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Res Virol. 1991 Mar-Jun;142(2-3):183-8.

Infection of monocytic cells by HIV1: combined role of FcR and CD4.

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Laboratoire de Biologie et Génétique des Déficits Immunitaires, CERVI, Groupe Hospitalier Pitié-Salpétrière, Paris, France.


Human immunodeficiency virus (HIV) complexed with human anti-HIV IgG can attach to Fc gamma receptors (Fch) of mononuclear phagocytes. To determine whether the FcR-mediated infection that results also requires interaction between HIV gp120 and cell membrane CD4, monocytic cells of the U937 line were transiently treated with phorbol 12,13-dibutyrate (PDB) so that they temporarily presented a CD4-FcR+ phenotype at the time of HIV infection. HIV production was not abolished, but only significantly delayed after infection of these cells with free virus. Leu3a monoclonal antibody or soluble recombinant CD4 completely blocked this delayed infection. This indicates that enough CD4 still remained at the membrane to allow infection of a reduced cell number. Infection of PDB-treated cells with virus preincubated with high anti-HIV IgG concentrations was inhibited, contrasting with what was observed with control cells infected under the same conditions. Inhibition of infection was also observed when HIV became attached to untreated U937 cells through the binding of CD4-IgG hybrid molecules to FcR. Thus, the binding of IgG-coated virus to FcR is not sufficient in itself to elicit productive infection of monocytic cells, which still requires the interaction of viral gp120 and membrane CD4.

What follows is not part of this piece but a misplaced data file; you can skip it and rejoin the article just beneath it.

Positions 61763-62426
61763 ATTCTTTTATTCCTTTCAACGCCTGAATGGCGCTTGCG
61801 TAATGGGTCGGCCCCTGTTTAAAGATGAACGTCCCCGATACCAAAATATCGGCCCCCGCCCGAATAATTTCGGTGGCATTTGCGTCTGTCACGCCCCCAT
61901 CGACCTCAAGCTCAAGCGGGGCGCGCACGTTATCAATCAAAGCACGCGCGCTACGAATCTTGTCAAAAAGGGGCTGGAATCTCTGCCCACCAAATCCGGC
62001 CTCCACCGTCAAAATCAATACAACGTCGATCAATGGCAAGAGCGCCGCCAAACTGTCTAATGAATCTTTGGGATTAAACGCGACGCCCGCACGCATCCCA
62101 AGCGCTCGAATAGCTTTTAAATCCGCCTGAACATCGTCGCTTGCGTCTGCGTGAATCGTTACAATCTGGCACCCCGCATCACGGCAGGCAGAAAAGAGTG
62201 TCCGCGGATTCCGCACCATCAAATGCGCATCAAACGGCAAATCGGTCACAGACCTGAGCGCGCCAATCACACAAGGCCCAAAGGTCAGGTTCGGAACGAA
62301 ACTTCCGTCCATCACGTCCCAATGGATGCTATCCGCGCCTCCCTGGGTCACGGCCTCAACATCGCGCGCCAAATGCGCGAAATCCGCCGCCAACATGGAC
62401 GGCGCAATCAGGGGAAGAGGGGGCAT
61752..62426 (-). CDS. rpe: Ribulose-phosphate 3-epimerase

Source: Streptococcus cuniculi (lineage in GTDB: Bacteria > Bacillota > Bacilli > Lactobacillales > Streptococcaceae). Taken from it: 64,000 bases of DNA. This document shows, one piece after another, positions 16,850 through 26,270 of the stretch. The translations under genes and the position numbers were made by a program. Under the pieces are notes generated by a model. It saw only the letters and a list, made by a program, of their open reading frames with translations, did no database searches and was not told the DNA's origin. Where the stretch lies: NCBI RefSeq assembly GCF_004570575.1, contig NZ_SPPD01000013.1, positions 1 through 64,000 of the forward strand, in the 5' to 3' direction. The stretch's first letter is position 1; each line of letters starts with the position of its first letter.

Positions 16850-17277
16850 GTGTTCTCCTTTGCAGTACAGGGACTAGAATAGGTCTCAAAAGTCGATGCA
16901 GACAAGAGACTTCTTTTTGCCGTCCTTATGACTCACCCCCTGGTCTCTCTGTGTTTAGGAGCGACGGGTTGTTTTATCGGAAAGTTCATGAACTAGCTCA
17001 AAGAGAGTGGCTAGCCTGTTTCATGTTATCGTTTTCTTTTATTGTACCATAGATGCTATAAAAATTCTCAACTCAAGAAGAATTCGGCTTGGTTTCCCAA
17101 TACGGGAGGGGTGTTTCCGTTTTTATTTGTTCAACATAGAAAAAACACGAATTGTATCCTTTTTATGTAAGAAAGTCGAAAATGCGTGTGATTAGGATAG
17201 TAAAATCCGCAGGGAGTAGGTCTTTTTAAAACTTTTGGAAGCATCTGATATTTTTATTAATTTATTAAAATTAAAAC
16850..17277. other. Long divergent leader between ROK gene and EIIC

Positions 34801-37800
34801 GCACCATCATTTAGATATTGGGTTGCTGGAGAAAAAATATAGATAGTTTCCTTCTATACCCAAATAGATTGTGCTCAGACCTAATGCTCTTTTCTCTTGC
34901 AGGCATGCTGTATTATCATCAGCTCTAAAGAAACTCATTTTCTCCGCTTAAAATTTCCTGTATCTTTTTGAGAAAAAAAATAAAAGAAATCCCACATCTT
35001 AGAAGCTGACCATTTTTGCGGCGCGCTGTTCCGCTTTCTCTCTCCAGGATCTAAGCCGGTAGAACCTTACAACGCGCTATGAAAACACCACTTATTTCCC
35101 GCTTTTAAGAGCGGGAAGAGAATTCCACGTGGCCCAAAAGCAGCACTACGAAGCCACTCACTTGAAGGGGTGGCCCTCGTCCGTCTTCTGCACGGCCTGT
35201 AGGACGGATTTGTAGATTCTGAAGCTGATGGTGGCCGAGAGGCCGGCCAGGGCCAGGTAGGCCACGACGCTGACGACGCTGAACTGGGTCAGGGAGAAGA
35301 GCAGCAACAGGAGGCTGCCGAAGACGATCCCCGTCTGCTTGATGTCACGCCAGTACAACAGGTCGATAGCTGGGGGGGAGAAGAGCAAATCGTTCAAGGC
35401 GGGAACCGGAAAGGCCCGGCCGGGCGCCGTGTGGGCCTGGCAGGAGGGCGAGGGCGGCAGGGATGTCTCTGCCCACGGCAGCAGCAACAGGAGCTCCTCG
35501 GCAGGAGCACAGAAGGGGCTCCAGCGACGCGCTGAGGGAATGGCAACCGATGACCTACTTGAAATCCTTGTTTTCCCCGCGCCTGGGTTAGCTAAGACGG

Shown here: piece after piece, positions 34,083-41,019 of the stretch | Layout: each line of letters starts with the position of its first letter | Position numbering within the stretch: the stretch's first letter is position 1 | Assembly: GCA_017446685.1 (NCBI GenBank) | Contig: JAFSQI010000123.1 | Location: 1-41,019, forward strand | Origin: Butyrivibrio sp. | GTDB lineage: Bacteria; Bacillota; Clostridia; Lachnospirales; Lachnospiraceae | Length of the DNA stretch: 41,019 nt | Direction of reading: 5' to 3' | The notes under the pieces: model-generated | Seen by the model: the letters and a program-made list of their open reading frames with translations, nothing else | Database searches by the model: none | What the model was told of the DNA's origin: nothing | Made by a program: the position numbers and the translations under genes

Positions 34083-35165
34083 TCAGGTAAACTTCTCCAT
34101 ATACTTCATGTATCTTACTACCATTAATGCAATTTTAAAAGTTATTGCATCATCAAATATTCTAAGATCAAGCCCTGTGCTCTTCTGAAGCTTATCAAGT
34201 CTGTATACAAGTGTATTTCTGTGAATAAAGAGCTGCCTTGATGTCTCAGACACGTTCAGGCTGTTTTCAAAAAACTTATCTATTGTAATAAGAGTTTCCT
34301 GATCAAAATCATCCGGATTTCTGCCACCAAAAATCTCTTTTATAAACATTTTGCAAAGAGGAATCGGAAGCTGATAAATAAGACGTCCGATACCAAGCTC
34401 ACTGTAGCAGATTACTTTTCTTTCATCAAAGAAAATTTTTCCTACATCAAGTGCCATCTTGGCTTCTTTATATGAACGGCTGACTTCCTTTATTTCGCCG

[Indexed for MEDLINE]

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